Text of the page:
What advice would you give to young, aspiring DJ’s?

Keep making music, keep experimenting, and put your music out there. Give it away. Put it up on SoundCloud and really build in small cultures. Be realistic. SoundCloud is a really good place for that because it really incubates these subgenres. There are artists that communicate in those genres. If you like something that’s sub-genre of dubstep, and only a few make that genre, put your music there and let the community critique it. You can then grow in that circle. The Skrillex's and Diplo’s of the world have labels that help out small artists. We are always looking for the new sound!

Your work is so unique and popular because you have the ability to integrate across genres and with many different artists. Do you have a favorite collaboration or collaborations you’ve done in the past, or on this upcoming album?

One of my favorites would be working with Uzi. We spent so much time in the studio. I also love working with the Migos, I’ve known Quavo for a long time. I love being in that space, his studio is so dope there’s so much positive energy. I was in the studio with Uzi for a week. It's great to be in the studio with an artist for that long, I usually don’t have the opportunity. Lauren from Fifth Harmony was also great to work with because we did multiple sessions on one song. Uzi and I were in the studio for like a week working on a bunch of songs. Every process is so different. Also, can't leave out  Louis Tomlinson that was one of my favorites also.

Do you remember your first show and how you were feeling when you were about to go on stage?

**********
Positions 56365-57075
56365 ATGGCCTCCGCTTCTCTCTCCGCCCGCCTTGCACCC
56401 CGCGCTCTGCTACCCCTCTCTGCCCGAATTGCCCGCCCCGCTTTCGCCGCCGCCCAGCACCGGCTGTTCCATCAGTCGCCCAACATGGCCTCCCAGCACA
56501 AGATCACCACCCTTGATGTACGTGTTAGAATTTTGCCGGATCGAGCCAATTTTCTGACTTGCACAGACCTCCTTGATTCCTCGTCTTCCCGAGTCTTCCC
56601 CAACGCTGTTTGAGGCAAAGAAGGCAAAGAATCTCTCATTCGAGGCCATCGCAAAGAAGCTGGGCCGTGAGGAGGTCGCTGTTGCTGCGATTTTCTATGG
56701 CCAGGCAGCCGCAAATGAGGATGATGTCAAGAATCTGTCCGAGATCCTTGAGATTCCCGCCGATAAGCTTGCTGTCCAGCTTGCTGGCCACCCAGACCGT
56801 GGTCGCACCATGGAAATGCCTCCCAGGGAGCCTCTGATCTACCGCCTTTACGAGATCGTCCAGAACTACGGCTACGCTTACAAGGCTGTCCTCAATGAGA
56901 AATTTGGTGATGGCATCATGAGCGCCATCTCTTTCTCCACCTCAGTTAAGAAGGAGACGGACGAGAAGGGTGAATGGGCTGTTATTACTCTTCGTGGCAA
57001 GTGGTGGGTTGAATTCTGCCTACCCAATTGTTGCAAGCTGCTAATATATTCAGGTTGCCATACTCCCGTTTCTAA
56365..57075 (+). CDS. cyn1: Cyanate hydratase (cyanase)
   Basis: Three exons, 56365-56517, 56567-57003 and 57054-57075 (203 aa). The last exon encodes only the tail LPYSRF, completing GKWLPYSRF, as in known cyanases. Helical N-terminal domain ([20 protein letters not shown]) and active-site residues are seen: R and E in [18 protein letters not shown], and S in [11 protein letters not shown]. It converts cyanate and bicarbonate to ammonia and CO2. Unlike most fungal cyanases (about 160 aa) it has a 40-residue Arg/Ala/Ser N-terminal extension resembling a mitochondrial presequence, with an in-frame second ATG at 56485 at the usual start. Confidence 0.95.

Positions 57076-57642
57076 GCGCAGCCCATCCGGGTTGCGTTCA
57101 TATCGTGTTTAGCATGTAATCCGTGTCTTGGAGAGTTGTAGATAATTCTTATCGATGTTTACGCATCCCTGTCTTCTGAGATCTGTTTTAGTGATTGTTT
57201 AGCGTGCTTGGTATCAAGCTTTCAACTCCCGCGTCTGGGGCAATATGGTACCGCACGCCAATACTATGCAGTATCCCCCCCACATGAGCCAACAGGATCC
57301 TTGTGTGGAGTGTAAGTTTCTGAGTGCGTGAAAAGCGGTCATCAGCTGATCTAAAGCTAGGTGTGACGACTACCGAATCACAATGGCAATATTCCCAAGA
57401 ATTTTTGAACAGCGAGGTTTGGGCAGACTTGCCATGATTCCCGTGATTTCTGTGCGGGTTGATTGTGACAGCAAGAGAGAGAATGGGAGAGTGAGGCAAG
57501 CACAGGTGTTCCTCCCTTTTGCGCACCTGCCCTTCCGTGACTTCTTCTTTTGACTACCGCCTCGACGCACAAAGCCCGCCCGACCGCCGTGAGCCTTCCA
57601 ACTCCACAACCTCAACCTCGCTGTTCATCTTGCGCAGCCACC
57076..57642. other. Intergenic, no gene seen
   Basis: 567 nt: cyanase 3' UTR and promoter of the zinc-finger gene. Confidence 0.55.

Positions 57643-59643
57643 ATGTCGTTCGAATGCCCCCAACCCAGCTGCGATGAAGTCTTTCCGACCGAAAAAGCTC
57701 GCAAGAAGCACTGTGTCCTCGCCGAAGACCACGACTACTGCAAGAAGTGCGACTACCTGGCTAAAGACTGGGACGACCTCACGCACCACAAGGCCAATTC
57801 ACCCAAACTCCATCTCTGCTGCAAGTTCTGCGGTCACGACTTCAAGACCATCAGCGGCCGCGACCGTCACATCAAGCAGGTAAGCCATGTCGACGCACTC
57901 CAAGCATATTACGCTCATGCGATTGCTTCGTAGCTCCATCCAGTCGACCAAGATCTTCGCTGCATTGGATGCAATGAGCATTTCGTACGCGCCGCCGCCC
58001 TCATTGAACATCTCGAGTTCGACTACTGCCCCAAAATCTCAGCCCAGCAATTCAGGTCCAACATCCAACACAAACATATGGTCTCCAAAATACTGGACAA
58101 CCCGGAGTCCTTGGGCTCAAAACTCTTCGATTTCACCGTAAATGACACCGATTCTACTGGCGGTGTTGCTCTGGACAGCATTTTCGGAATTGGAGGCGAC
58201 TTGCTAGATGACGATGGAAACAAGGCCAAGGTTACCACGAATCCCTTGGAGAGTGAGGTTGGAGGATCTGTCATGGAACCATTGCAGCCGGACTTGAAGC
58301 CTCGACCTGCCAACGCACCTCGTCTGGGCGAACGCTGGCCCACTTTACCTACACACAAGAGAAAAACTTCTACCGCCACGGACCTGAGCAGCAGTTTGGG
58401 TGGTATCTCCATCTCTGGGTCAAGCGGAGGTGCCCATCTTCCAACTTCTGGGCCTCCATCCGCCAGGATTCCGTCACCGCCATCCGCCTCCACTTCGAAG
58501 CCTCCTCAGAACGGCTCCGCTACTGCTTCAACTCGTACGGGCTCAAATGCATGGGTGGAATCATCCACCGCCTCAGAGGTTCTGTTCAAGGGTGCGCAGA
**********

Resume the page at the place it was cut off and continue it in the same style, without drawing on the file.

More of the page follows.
I was playing in bars in the beginning. My first time playing alone was at The Three Clubs, it’s a small bar on Santa Monica and Vine. I was sitting down playing hardcore records, like scream music. I was playing vinyl, but I didn’t know how to DJ. The bartender was like “you have a sick record collection come and play them here.” I told him I didn’t know how to use a mixer or turn table, but he told me it was easy and showed me how. I was probably annoying everyone at the bar but after I was like “yo! can I do this again?”

What are your top 3 favorite songs at the moment?

I like "Swang" by Rae Sremmurd, "XO Tour Life" by Lil Uzi Vert, and "Night Call." I gotta throw that one in there.

Music aside for a moment, what other activities are you passionate about?

Fashion. I’m completely immersed in my own collection. We launched the first American collection in January at New York Men’s Fashion Week. It was a big undertaking for me on every account; time, commitment, and money. We finally launched our fifth collection for fall/winter. I have a whole new team, It’s like having a second child. Of course, my first child is my label, though. I’ve been doing that for 20 years.

When you aren’t hyper-focused on music and business, what could we find you doing?

I actually don’t really have off days. I don’t kick my feet up on a couch and watch TV. When I’m in LA, I’m slammed. I’ve got less time to myself when I’m in LA than when I’m on the road. In Vegas, my studio is in my house, so its work 24/7. I don’t mind though, its what I love to do. My house in itself is my fun though. MTV cribs did a whole feature, my house is a fantasy factory. That’s where I find my fun I guess!

If you weren’t an artist, how do you presume you would be spending your days?

I always say a scientist because I love future science. Or maybe one of those extreme sports dudes who jump out of planes wearing a squirrel suit.

At what point in your career did you realize you'd made it?

Playing Coachella, I opened the stage in 2007 at the Sahara Tent. Coachella was a huge moment for me since it was my first big festival.